Dark side of the moon
Japan, in its inimitable way, has a relatively new subculture called “sick cute”, or yami kawaii. Taking off from the traditional kawaii culture that celebrates pastel-pink cuteness and pristine beauty, yami kawaii has Harajuku locals sporting medical-themed accessories like bandages, syringes, pills and fake blood, or anti-social words like “I kill you”, demonstrating the dark side of life on the same cutesy backgrounds. Suggesting that the wearer is fragile, ill or emotionally wounded, this is an attempt to start a conversation about depression and mental health, taboo in a country that has extraordinarily high rates of suicide.
Over the decades, globally, fashion has focused on issues that were relevant at the time: be it Jean Paul Gaultier’s skirts for men in 1984, Vivienne Westwood’s climate revolution call to action in 2013, or Comme des Garçons designer Rei Kawakubo’s acceptance of the imperfections of the human form. Feminism and gender equality have been consistently on the fashion radar, particularly with the rise of androgynous fashion. Many such socio-political movements may not have seen the kind of momentum they did without the support of pop culture.
“Through our clothing, we express our economic status, our social alliance…. For fashion to effect change, it must speak up,” says Australian model-activist Ollie Henderson in a TEDx Sydney talk in 2015. Henderson, who found her voice through slogan T-shirts at the Australian Fashion Week, 2014, founded a Sydney-based fashion label and youth movement, House of Riot, that is described on their website as “an extended art project fuelled by political frustration”.
In India, perhaps an early example of fashion as a means of social change was Gandhi’s swadeshi movement, which popularized, among other things, the use of local handwoven Khadi cloth. It not only had a political impact on the country’s freedom struggle, but also paid dues to the grassroot-level artisans, with a positive socio-economic effect. There have been voices since, from Rohit Bal’s 2003 showing of men on the runway wearing sindoor as a gender-neutral statement to Lakmé Fashion Week’s (LFW’s) Sustainable Fashion Day (now in its seventh year), where artisans regularly take centre stage, walking the ramp with the designers.
“Globally, fashion weeks and organizations are embracing culture-led conversations; whether it is plus-sized model Ashley Graham becoming a rage on the international runways or the feminist movement started by Prabal Gurung in his show at New York Fashion Week last season,” says Jaspreet Chandok, vice-president and head of fashion, IMG Reliance, which co-organizes the LFW.
“The first step is acceptance, which we (locally, with the LFW) have been able to achieve; once we move fashion from exclusive to inclusive, it will tip over into a larger conversation which can actually lead to change,” he adds.
Last autumn at the LFW, Narendra Kumar Ahmed unveiled a short film, The Marriage Of Shayla Patel, with his bridal-wear show of the same name. In it, an elite urban bride-to-be who is in love with a woman is caught in a dilemma: choosing love over what is expected of her. It attempts to strip India’s strongest societal edifice—marriage, and, therefore, weddings: People get lost in the glamour, diamonds and designer clothes as they conform to society’s version of normal. Anjali Lama (born Nabin Waiba) became the first transgender woman to model at LFW Summer/Resort 2017 during their #TagFree show, which also included gender-neutral model Petr Nitka. The show strove to break stereotypes of size, shape, age and sex. The LFW Winter/Festive 2017 turned up the volume on sustainability and the footprint of fashion with the “#RestartFashion” initiative and Huemn Project’s Reflection. The designers for Huemn, Pranav Misra and Shyma Shetty, created an installation, a landfill of human bodies wrapped in clothing scraps and plastic bags. Misra believes: “Fashion’s primary role is to inspire and bring about change. Clothing is a by-product of the industry.”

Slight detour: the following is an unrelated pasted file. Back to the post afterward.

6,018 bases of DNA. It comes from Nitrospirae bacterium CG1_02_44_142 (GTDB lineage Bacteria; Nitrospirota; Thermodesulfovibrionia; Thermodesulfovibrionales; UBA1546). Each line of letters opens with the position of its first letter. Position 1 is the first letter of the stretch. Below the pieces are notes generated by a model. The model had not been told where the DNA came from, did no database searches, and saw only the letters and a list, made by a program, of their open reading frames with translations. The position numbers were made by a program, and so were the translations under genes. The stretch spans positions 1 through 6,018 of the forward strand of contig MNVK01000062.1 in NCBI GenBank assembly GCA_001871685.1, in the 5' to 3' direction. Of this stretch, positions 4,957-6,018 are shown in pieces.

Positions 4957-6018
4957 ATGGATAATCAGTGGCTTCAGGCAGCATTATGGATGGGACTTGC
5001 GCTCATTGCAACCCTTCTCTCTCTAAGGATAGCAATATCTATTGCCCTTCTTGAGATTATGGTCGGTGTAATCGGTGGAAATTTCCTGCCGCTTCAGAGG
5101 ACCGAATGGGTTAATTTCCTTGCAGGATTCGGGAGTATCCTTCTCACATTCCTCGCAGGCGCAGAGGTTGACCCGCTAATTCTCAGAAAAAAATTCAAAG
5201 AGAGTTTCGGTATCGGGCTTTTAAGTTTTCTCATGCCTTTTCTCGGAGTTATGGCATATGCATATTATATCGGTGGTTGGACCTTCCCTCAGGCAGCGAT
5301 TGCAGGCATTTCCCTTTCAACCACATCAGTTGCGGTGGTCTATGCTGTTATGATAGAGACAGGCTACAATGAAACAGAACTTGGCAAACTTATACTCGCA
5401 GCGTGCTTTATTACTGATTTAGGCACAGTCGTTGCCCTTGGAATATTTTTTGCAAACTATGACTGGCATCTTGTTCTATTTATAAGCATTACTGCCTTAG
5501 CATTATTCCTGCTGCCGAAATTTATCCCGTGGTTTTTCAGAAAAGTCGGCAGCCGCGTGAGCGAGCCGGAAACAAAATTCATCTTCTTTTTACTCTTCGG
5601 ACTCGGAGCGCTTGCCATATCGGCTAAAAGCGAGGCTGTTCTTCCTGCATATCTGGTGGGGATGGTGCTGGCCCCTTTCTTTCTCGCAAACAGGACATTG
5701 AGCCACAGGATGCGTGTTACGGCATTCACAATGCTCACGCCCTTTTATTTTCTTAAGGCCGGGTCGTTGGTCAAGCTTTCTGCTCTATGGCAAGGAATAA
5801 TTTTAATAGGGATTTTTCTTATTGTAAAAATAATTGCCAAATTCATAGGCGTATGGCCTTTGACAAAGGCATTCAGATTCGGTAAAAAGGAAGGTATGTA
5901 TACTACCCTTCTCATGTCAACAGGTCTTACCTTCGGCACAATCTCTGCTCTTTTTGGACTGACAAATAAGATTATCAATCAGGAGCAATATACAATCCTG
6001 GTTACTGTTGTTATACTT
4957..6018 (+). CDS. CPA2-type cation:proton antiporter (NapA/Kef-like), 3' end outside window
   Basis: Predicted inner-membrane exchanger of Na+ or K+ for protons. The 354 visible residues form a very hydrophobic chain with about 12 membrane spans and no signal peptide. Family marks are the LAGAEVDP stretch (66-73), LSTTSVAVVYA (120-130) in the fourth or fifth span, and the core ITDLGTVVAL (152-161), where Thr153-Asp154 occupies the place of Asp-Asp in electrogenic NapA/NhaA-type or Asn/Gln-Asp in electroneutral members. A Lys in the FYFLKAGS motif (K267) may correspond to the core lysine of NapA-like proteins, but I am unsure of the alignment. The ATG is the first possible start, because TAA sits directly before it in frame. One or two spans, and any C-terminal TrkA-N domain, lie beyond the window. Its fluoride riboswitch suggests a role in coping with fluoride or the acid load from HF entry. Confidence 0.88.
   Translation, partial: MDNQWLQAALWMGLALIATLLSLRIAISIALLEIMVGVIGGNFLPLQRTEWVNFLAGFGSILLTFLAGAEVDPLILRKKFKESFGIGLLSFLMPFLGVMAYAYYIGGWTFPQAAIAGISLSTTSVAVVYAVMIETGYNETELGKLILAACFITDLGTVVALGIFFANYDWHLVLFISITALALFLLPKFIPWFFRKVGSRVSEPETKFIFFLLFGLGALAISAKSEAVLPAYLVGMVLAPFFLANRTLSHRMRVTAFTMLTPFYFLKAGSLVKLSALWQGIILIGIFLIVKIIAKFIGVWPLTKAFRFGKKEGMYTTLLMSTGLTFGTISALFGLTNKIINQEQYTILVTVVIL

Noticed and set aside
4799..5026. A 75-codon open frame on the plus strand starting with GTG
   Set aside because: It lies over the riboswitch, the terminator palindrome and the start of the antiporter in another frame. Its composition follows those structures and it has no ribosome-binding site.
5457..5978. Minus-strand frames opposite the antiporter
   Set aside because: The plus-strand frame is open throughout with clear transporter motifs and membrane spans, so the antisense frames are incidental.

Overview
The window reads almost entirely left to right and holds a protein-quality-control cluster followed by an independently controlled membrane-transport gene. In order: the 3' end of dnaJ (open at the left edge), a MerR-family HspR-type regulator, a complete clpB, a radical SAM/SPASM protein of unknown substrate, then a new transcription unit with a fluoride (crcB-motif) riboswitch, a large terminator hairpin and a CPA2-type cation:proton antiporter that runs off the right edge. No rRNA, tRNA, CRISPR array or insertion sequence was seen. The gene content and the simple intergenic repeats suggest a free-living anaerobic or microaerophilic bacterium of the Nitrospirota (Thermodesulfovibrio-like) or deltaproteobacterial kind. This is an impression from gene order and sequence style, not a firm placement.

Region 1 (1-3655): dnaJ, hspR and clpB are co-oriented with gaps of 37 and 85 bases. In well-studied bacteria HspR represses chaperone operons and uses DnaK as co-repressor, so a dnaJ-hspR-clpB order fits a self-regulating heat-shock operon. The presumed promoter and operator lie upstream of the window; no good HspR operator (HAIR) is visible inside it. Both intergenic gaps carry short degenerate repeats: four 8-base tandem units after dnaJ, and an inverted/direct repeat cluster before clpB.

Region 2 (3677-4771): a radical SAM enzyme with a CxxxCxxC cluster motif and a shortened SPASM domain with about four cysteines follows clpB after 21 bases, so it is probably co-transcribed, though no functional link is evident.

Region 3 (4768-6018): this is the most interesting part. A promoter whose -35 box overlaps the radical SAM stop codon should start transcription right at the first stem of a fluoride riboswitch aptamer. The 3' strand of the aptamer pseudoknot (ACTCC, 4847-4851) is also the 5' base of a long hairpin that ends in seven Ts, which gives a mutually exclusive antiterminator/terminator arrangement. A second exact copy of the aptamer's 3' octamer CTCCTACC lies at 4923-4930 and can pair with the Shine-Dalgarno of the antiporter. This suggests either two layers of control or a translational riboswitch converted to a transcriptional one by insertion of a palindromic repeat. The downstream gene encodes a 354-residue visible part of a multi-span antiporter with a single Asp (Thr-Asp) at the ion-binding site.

Godrej India Culture Lab’s (GICL’s) initiatives open the discussion on taboo topics—for instance, the Queer Aesthetics Now! installations at the recently concluded LFW Summer/Resort 2018 brought to the fore queer awareness and rights with a showcase by designers like Sumiran Kabir Sharma and Ayushman Mitra, among others. Kolkata-based Mitra’s collection (under the label Bobo Calcutta) symbolizes the liberation of love and sexuality, such as a sexless cotton jumpsuit that depicts gender-neutral faces in liplock, while the hand embroidery is done by craftsmen from West Bengal picking hues from the gay pride flag.
Fashion has managed to highlight issues like sexuality and sustainability, but will it shake up Indian society? While Misra appreciates the positive dialogue that began with their installation, he cannot judge its on-ground impact in a mere six months. Efforts at the institutional and individual levels are rife, but yet to become a movement like yami kawaii, stepping off the catwalk and on to the streets. “Fashion does talk about issues in India, but not in an articulate way. The mainstream voices are so focused on the two Bs—Bollywood and bridal—that these conversations remain on the margins. And at the end of the day, these dialogues should stem from designers that celebrate career-long values rather than ephemeral marketing,” says Parmesh Shahani, head of the GICL. For fashion can be a game changer, a way for people to connect to socio-political movements and express their support—being the change by wearing the change.